How dietary fat affects obesity
Researchers have followed several leads in an attempt to discover how diet composition, and especially dietary fat, may influence obesity. As always happens in research, studies designed to answer one question have inadvertently answered others and led to still more questions. Some studies have asked whether dietary fat encourages overeating and thus increases total energy intake, which in turn leads to obesity. After all, fats make foods taste delicious.
High-fat diets' effects on food intake
One study allowed average weight women to eat freely from 3 different plans: a low-fat diet (15 to 20 percent of kcalories from fat), a medium-fat diet (30 to 35 percent), and a high-fat diet (45 to 50 percent). The women followed each plan for two weeks. The foods in each plan were similar in taste and appearance; they differed only in the percentages of kcalories contributed by fat and therefore carbohydrate as well.
As might be expected, the more fat in the diet, the more kcalories of energy the women received. Somewhat more surprisingly, the more fat in the diet, the less food the women consumed. In other words, the women did adjust their food intakes somewhat, but not enough to compensate fully for the high-fat diet's energy-rich composition. For example, a person drinking whole milk instead of non-fat milk would need to drink 40 percent less milk to receive the same number of kcalories, and the women failed to make that adjustment fully.
Body weight changes at the end of each two-week session were consistent with fat and energy intakes. The average weight change on the low-fat diet was a loss of almost 1 pound, whereas the average weight change on the high-fat diet was a gain of almost 0.75 pound. A 0.75-pound weight gain seems small, but repeated every two weeks, it would amount to some 20 pounds a year. Such a course is the path to obesity.
Carbohydrate's role in providing satiety
Another study of dietary fat as a contributor to energy intake discovered, by surprise, a role played by carbohydrate. In this experiment, eight non-obese men ate freely from either a high-fat or a mixed diet. When the men consumed the high-fat diet, they overate, taking in over 1000 kcalories per day more than when they were eating the mixed diet. Not only were their fat intakes high, but their carbohydrate intakes were also high; they seemed to continue to eat until they attained a desired level of carbohydrate intake, as if they were deriving their satiety from carbohydrate.
If people do, indeed, eat to obtain a certain amount of carbohydrate, then the higher the diet is in fat, relative to carbohydrate, the more fat and total energy (kcalories) they will have to eat before they are satisfied. Thus a person reducing carbohydrate intake may unwittingly head toward obesity by increasing fat intake in order to get enough carbohydrate.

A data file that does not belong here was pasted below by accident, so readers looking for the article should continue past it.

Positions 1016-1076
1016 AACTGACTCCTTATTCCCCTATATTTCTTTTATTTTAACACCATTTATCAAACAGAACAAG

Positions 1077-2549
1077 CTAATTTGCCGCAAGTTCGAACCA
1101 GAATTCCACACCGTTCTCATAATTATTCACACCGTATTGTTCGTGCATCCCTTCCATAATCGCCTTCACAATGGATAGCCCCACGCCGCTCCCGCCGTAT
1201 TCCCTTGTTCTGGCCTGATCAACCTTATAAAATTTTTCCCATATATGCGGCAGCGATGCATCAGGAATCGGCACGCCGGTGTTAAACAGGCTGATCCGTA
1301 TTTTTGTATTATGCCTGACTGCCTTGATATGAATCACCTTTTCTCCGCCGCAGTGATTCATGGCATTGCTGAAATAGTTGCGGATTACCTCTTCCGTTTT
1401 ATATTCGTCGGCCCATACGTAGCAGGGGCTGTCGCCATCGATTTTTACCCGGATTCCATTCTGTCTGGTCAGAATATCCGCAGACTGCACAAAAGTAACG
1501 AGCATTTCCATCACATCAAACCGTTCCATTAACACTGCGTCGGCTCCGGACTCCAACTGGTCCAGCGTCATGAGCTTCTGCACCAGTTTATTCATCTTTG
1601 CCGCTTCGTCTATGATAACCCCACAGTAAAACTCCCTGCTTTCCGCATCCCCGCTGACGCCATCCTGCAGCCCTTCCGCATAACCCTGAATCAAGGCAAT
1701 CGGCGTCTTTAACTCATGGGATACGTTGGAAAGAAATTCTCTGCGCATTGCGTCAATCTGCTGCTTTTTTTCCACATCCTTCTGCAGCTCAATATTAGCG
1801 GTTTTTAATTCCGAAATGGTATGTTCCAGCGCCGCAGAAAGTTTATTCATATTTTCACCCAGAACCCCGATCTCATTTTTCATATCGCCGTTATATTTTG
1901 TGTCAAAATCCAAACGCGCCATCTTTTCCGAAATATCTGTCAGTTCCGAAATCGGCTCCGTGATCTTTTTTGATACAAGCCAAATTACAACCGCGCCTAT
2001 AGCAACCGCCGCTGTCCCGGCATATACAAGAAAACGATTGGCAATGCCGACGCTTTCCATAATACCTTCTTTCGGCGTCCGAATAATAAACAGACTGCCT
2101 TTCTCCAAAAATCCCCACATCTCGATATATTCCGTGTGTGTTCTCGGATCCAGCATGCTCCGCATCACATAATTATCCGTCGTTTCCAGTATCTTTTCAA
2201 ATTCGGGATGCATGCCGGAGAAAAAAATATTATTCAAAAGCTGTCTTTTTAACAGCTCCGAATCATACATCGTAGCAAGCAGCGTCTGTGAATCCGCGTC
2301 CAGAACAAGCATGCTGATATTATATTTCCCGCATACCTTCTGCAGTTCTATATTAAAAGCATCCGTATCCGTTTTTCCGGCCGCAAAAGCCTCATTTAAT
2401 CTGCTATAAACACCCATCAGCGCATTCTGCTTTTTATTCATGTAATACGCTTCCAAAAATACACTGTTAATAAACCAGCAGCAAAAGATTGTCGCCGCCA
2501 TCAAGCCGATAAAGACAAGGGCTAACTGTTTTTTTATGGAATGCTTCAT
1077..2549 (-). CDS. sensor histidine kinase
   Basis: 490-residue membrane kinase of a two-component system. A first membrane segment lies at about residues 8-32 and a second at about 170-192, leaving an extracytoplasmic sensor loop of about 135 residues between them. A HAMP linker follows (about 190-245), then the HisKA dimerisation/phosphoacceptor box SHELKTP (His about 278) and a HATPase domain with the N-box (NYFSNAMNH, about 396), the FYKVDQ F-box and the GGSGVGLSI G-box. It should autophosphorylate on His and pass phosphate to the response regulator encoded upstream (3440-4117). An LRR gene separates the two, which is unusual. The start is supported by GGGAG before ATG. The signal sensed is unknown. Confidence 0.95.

High-fat diets' effects on body composition
Using seven-day diet records, researchers found that 155 obese men were consuming the typical American diet - about 16 percent of total kcalories from protein, 38 percent from carbohydrate, 41 percent from fat, and 6 percent from alcohol. Their total food energy intakes (2570 kcalories per day) fell short of current energy recommendations (2900 kcalories per day). This might indicate that their intakes were appropriate to their needs and would not lead to weight gain.
When the researchers compared the dietary data to body weight and body composition measures, they found two particularly interesting results. They found no correlation between total food energy intakes and the men's body fat measurements. They did, however, find a positive correlation between the men's dietary fat intakes and their body fat measurements. They also found a negative correlation of carbohydrate, plant protein, and fiber intake with body fat. These findings suggest that when people eat diets high in fat, they tend to preserve their body fat efficiently, even with moderate food energy intakes.
Other studies have shown that the same relationship holds true for women: those who ate higher-fat diets had higher body fat contents than total energy intake alone would predict. Many studies comparing body compositions and the diets of adults have found, that high-fat intakes are associated with high percentages of body fat. In still another study, researchers provided either high-fat or mixed diets to men who were attempting to gain weight and found that those eating the high-fat diets gained the same amount of weight, but in less time and with fewer kcalories than those eating the mixed diets. In addition, the men eating the mixed diets needed to continue consuming high-kcalorie diets to maintain their weight gains, whereas those who gained weight on the high-fat diets were able to maintain their weight gains at the same energy intakes as they had consumed before the study.
In general, it seems that high-fat diets push body composition toward fatness. Apparently, even with moderate food energy intakes, people can convert large percentages of their dietary fat to body fat. The picture that comes to mind is that immediately after a meal, when blood lipids are high, fat-storage cells eagerly take their fill. Later, once deposited in storage, fat becomes a less readily available energy source than it was before.